Another day, another brand claiming their lipstick is transfer-proof. Sometimes that’s true, as long as you apply the exact right amount and don’t eat or drink, and sometimes it doesn’t even dry down completely with one light application, begging me to wonder ‘transfer-proof in what universe?!’ I can only assume that a person’s body chemistry can affect this issue, because as we know a product may be perfect for one person and completely fail on another, but still, when I came across 3INA and their The Longwear Lipstick recently I had high hopes. Their claims are on par with the other leading liquid lipsticks out there, and the customer reviews on LookFantastic were great, so I ordered 3 shades hoping I had just found a lipstick even more incredible than my favourite, Maybelline’s Super Stay Matte Inks.
THE RUN DOWN
3INA (pronounced (mee-nah) is a vegan and cruelty free brand, which offers ‘premium products, made in Europe,’ with a focus on colour that is designed to suit every skin tone. Their The Longwear liquid lipsticks, available in 17 shades, claim to be a 12hr long-wearing formula filled with hyaluronic acid spheres that keep this lipstick feeling comfortable and non-drying all day, and is transfer-proof and matte after drying.
3INA are newly available from Superdrug, on whose website is where I first spotted this lipstick. They had a big video on Superdrug’s 3INA brand page dedicated to promoting The Longwear Lipstick…and yet, somehow, said lipstick isn’t actually shoppable anywhere on their website? I got mine instead from LookFantastic, which had an offer on for 22% off. With said high hopes based off the raving customers reviews I read there, I bought 3 shades, expecting this to be a new favourite.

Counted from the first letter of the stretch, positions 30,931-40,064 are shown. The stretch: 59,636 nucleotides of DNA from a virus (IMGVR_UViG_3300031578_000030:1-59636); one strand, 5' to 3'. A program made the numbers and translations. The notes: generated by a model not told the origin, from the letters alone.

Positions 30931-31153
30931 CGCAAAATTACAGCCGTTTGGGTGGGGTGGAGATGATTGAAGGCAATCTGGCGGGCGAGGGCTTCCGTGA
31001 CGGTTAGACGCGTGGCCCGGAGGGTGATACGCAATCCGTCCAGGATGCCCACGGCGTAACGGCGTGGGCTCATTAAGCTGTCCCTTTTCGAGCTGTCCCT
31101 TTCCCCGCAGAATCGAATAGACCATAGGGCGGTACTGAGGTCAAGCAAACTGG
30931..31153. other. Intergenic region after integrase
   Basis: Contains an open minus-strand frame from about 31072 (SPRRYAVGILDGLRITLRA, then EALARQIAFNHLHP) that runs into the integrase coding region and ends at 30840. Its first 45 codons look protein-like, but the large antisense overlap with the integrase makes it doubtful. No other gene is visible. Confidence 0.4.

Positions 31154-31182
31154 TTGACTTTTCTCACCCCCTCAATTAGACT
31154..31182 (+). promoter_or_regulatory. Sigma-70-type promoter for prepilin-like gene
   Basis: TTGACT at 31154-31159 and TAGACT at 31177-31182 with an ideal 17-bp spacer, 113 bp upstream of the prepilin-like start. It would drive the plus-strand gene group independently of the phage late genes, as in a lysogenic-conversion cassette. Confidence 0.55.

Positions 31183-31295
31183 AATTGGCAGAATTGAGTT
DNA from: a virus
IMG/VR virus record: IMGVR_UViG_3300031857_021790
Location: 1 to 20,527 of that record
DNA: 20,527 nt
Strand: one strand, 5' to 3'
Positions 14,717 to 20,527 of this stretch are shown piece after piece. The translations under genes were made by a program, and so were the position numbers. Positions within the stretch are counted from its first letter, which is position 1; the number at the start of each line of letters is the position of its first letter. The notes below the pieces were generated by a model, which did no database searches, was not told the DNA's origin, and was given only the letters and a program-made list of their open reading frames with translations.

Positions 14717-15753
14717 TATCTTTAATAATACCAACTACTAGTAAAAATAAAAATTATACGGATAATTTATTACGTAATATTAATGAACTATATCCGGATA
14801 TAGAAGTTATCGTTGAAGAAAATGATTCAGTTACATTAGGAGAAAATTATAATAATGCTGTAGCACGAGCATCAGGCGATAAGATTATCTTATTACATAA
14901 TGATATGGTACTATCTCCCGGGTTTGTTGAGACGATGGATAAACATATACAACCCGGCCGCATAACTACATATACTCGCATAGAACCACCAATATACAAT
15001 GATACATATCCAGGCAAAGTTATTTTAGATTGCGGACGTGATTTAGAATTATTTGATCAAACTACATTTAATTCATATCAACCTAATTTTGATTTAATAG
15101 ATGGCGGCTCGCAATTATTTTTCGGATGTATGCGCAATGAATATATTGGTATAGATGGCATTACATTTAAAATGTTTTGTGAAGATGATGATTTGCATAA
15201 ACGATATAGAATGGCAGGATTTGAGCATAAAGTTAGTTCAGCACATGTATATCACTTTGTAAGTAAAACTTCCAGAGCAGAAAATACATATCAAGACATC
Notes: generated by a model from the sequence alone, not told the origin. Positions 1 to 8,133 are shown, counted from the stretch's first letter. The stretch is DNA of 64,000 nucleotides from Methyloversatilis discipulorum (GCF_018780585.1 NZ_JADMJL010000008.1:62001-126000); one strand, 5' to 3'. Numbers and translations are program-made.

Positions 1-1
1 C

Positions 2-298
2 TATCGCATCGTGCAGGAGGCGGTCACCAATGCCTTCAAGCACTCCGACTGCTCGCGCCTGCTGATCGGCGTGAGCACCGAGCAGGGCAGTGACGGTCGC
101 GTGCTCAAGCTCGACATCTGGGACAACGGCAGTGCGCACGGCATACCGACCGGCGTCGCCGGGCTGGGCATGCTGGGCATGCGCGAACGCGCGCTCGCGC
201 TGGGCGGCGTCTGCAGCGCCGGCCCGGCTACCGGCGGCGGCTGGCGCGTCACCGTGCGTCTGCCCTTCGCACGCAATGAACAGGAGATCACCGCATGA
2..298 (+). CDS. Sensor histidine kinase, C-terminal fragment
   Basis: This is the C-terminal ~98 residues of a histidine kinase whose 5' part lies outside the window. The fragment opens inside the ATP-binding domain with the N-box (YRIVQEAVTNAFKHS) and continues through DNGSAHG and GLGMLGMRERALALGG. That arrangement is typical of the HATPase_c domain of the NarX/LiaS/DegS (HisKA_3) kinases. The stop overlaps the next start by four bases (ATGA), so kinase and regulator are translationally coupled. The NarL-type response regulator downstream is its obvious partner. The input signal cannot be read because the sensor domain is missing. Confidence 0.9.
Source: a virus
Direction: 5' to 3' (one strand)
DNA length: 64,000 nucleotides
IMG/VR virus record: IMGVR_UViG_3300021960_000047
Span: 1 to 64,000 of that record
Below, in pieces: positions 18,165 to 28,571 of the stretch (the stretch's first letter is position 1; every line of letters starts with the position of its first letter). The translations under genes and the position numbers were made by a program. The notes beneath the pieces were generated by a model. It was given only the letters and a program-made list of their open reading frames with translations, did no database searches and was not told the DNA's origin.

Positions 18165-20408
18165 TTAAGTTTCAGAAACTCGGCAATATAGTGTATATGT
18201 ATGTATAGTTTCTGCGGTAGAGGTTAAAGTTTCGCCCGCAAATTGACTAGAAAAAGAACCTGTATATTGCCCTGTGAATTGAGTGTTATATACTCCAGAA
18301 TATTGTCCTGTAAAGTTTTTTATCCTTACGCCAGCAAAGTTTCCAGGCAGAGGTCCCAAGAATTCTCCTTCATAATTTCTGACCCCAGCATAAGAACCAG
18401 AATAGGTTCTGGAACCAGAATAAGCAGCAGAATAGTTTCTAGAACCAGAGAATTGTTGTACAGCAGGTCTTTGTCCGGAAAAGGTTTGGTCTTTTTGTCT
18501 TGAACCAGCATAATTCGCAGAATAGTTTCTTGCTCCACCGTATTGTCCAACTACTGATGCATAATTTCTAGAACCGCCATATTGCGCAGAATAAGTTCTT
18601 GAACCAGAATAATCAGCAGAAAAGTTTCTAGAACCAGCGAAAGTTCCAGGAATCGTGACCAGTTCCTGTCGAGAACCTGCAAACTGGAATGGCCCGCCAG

In a matte opaque packaging with a clear plastic end that allows you to see through to the formula, the packaging gives you a pretty accurate representation of the shade inside. The applicator is a doe’s foot wand, which is shaped well for precise and easy application. 3INA’s own website states you should apply their lip balm, then their lip primer, then lip liner before you apply this lipstick, but I never take those steps before applying a liquid lipstick so I treated this product as I would any other like it, applying it directly onto bare lips.
The formula when applying feels slightly whipped, almost like it’s a middle ground between Bourjois’s very plush mousse feeling Velvet Inks and Maybelline’s thick liquid consistency of their Super Stay Matte Inks. After a few minutes the formula dries down to a true matte. It feels soft and light on the lips, not as dry as Maybelline’s Matte Inks, nor as heavy—also notably more matte, because despite their name they have always dried with a slight satin on my lips. (Is that just me??)
226 is a coral pink, brighter when wet, before drying down with a little more subtlety.
334 is a medium raspberry pink.
244 is a blue toned classic red.